Secretary-General Ban Ki-moon today highlighted the need for an economic paradigm that incorporates social and environmental progress in efforts to achieve sustainable development.
“Gross National Product (GDP) has long been the yardstick by which economies and politicians have been measured. Yet it fails to take into account the social and environmental costs of so-called progress,” Secretary-General Ban Ki-moon said in his remarks at a high-level meeting at UN Headquarters in New York.
Convened by the Government of Bhutan, the meeting – “Happiness and Well-being: Defining a New Economic Paradigm” – brought together hundreds of representatives from governments, religious organizations, academia and civil society to discuss the issue.
In the early 1970s, the Himalayan kingdom introduced a new measurement of national prosperity, focussing on people’s well-being rather than economic productivity. In recent years, there has been growing interest in this concept – known as “gross national happiness” (GNH) – with the General Assembly adopting a resolution in 2011, which noted, inter alia, that the gross domestic product (GDP) indicator “does not adequately reflect the happiness and well-being of people in a country.”
“We need a new economic paradigm that recognizes the parity between the three pillars of sustainable development. Social, economic and environmental well-being are indivisible. Together they define gross global happiness,” the Secretary-General told the meeting’s participants.
Mr. Ban praised the Bhutanese Government for initiating the meeting, and noted that other countries have also started to explore various ways to measure prosperity that go beyond material wealth, such as Costa Rica, which strongly supports environmentally responsible development, and the United Kingdom, where statistical authorities are experimenting with measuring ‘national well-being.’
The Secretary-General stressed that sustainable development is intricately linked to happiness and well-being, and underlined that the UN Sustainable Development Conference, also known as Rio+20, in Brazil in June, will need to provide an outcome that reflects this.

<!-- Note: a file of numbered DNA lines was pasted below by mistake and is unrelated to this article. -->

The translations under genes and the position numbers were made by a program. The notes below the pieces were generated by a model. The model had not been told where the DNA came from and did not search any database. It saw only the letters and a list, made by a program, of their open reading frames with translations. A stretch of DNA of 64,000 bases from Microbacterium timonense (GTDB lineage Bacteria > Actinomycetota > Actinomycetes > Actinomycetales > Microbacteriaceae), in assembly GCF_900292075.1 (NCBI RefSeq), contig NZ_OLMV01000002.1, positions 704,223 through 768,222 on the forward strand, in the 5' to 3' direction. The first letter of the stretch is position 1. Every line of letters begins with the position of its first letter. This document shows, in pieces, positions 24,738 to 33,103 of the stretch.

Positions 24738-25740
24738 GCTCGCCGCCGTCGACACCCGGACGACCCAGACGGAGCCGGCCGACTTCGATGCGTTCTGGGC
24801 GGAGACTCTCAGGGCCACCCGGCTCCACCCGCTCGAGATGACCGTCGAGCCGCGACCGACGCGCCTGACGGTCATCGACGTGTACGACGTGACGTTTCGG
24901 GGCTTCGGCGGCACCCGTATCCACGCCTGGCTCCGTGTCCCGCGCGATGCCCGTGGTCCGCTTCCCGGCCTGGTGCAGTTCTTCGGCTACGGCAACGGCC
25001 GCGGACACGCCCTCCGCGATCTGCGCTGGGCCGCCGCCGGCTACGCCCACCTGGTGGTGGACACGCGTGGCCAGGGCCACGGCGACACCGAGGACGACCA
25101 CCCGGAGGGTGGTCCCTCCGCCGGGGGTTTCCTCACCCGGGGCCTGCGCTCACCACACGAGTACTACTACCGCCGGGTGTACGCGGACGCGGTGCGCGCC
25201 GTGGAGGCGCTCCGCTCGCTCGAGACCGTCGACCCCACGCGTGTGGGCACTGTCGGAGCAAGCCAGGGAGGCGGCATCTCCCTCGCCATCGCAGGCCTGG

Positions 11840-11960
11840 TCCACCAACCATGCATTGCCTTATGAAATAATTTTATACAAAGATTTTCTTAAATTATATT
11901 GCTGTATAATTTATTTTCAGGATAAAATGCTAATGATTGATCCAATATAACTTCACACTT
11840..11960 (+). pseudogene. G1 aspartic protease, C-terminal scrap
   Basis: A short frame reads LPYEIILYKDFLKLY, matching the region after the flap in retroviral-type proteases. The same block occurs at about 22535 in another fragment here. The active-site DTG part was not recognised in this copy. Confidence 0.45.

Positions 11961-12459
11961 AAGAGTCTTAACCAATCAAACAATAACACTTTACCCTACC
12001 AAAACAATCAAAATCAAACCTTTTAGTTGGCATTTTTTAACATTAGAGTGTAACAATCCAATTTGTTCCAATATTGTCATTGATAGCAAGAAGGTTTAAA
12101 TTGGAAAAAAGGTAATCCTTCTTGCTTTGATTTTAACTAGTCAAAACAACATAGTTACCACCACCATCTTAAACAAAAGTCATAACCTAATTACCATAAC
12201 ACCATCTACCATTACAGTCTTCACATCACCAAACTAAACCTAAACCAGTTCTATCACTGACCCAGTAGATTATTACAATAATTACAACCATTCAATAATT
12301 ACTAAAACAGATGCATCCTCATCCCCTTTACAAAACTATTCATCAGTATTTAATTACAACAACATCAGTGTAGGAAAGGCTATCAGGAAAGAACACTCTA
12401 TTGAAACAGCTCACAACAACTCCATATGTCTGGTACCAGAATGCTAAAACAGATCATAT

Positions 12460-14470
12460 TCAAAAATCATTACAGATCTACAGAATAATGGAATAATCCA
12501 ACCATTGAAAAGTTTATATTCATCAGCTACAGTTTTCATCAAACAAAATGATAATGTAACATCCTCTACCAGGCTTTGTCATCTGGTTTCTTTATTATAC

The President of the General Assembly, Nassir Abdulaziz Al-Nasser, echoed Mr. Ban’s remarks. He emphasized that “today’s unprecedented ecological, economic and social challenges have made the achievement of happiness and well-being an unachievable goal for many,” adding that a new economic paradigm that takes into account not only economic growth but environmental protection and social development is needed.
“It is imperative that we build a new, creative guiding vision for sustainability and our future,” Mr. Al-Nasser said. “One that will bring a more inclusive, equitable and balanced approach that will promote sustainability, eradicate poverty and enhance well-being and happiness.”
In a recent interview with the UN News Centre, Bhutan’s Prime Minister, Jigme Thinley, said that GNH is a development paradigm that has guided Bhutan’s development for several decades and that he hoped Monday’s meeting would result in recommendations which governments can act on.
“I hope that by 2015 the international community will have adopted a sustainability-based economic paradigm, committed to promoting true human well-being and happiness, and ensuring at the same time, the survival of all species with which we share this planet,” he said.